Your first time at Cannes was in 1992 with The Sentinel, in Competition. What are your memories of that time?
My memories are wonderful and brutal at the same time. I learned that at the initial press screening the previous evening, the critics had begun hurling insults at each other as soon as the credits began to roll. The next day, at the press conference, a journalist stood up to asked a first question that was extremely aggressive. He said that the film was a scandal. Of course, my first thought was to protect the actors around me. And then, another journalist got to his feet and said "What you're saying is scandalous. The film is admirable!" and people began shouting at each other right there in the room. I was just an onlooker, and said to myself, "Shit, this is heady stuff!"
You were already a member of the Jury for Cinéfondation in 1988. How do you see your role this year?
I like what George Miller said when he described us as students of the cinema. What strikes me is the journey that films make within me. I leave a film with a firm opinion and two days later – because you see so many – it begins to change, to become more refined. Then you learn things from other members of the Jury. The act of sharing helps you learn and that's the best state in the world to be in.
"We are all buoyed up by Donald Sutherland who is astonishing. We are blown away by his energy and his meticulousness. He raises the bar for all of us. He often finishes with a little moral story or a joke. It turns it all into a real challenge. It makes you want to keep up with him."
What sort of films move you?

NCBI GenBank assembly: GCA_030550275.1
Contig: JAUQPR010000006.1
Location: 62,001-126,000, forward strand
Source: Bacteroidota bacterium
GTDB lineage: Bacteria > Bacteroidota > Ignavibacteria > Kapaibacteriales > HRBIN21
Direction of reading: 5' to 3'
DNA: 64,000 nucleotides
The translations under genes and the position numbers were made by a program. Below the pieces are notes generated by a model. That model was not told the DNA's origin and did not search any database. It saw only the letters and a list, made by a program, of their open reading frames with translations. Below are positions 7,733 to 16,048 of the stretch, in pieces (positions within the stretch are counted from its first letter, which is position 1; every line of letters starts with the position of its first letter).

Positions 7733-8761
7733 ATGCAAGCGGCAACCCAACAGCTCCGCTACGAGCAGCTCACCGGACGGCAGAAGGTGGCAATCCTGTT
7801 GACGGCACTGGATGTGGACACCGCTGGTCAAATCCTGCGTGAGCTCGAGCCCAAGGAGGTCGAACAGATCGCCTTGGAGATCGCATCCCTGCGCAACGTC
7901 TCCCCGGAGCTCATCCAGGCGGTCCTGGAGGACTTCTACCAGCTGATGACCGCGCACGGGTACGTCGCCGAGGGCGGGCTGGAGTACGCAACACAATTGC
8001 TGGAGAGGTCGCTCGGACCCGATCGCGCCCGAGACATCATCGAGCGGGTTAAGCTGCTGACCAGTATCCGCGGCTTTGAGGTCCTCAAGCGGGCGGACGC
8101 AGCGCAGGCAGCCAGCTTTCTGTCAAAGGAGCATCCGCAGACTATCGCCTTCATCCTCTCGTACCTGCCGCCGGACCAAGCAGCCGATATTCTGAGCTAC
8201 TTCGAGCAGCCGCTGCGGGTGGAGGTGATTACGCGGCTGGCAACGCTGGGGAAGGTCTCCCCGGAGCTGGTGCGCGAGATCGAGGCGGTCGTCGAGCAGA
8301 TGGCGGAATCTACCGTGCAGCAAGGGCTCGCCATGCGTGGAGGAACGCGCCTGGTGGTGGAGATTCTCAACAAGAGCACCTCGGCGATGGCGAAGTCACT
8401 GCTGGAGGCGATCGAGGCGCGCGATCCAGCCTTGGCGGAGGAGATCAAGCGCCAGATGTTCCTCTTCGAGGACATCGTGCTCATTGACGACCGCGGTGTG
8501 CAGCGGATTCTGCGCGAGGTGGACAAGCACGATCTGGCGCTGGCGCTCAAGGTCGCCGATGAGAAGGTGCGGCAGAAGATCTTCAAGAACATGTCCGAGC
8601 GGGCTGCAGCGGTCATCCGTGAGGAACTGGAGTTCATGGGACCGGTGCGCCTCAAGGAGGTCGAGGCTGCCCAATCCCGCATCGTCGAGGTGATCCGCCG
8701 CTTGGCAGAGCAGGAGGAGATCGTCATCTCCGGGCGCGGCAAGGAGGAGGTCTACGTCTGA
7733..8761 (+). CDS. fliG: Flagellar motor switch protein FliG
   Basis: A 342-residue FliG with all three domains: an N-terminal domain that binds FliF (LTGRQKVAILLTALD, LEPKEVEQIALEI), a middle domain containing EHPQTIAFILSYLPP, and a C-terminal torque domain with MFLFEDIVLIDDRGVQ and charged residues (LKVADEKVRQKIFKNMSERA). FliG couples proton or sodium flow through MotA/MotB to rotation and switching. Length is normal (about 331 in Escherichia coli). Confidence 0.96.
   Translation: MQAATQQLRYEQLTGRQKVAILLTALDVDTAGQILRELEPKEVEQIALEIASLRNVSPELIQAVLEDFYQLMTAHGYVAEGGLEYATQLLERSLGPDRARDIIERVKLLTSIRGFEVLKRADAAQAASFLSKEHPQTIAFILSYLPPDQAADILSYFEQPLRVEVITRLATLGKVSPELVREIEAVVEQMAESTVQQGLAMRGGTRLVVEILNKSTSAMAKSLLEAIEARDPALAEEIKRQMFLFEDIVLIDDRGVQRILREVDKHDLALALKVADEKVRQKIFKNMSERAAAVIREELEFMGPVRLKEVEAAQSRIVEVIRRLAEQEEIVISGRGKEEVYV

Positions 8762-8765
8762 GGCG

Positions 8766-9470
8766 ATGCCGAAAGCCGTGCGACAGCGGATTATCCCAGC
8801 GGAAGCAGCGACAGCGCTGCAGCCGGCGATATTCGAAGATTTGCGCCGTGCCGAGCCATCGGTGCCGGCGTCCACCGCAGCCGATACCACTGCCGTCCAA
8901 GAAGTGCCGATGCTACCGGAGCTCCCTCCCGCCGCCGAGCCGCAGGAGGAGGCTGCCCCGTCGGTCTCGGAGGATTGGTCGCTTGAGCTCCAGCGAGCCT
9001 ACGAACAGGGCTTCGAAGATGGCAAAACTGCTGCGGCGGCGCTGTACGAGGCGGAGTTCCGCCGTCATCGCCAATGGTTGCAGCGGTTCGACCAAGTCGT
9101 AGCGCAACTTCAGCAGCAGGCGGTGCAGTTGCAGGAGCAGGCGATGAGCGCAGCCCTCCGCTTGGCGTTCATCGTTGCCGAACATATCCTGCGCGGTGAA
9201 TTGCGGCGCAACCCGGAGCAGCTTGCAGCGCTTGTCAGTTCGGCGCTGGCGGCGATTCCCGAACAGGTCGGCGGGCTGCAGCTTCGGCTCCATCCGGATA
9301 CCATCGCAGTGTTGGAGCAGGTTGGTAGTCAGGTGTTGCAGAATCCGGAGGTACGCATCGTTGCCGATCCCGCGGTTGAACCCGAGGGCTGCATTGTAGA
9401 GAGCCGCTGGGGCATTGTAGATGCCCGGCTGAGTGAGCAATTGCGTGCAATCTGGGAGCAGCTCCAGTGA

Films where you're not the same after watching it as you were before. Films that teach you something, that remain with you throughout your life, which mean that you're no longer the same spectator.
Which films have changed you?
There are so many. I'll give you an example of one that terrified me, which I saw as a very young boy: Ordet by Carl Theodor Dreyer. I couldn't understand what I was watching at all. When the miracle happened, I was very afraid. I was brought up a Catholic and saw this film with all these Protestants and that guy who thinks he's Jesus, who manages to bring the child back to life. I wasn't the same afterwards – my view of life had changed.
And your own films. Have they helped you settle scores with your own country (The Sentinel), your family (La Vie des morts), and with your girlfriends (My Sex Life ... or How I Got into an Argument)?
You struggle with your demons. At the same time, I ask my actors to dive headfirst into cold water and I have to be able to do the same. When actors give me their huge talent, it's great, but it's not enough. "I ask my actors to give me something personal, a vibrating musical note that borders on the indecent. You no longer know where the limit between the actor and the character lies.”
"I ask my actors to give me something personal, a vibrating musical note that borders on the indecent. You no longer know where the limit between the actor and the character lies"
What’s your role in the wider film family? You say that you feel something of an outsider.
No doubt I'm a part of it, probably more than I admit. I was touched, for example, when the film world gave me a César for My Golden Days. I was moved. I realised that deep down, I was part of it all in a subtle way. Perhaps it’s because I just can't get over the luck of being able to make films. Between the ages of 7 and 17 I was haunted by the fear of not being able to work in film. I knew nobody in showbiz in Paris. I mourned that for ten years of my life. I was as miserable as anything. I still can't get over that.
Despite the various recognitions you've been given throughout your long career?
No, I'm still that surprised little provincial kid who says "God, they're letting you make a film!" And it's the same with the new one I'm now working on. I ask myself "Is it because of my family, because I'm from Roubaix?" And that still amazes me, perhaps because I'm quite a shy type.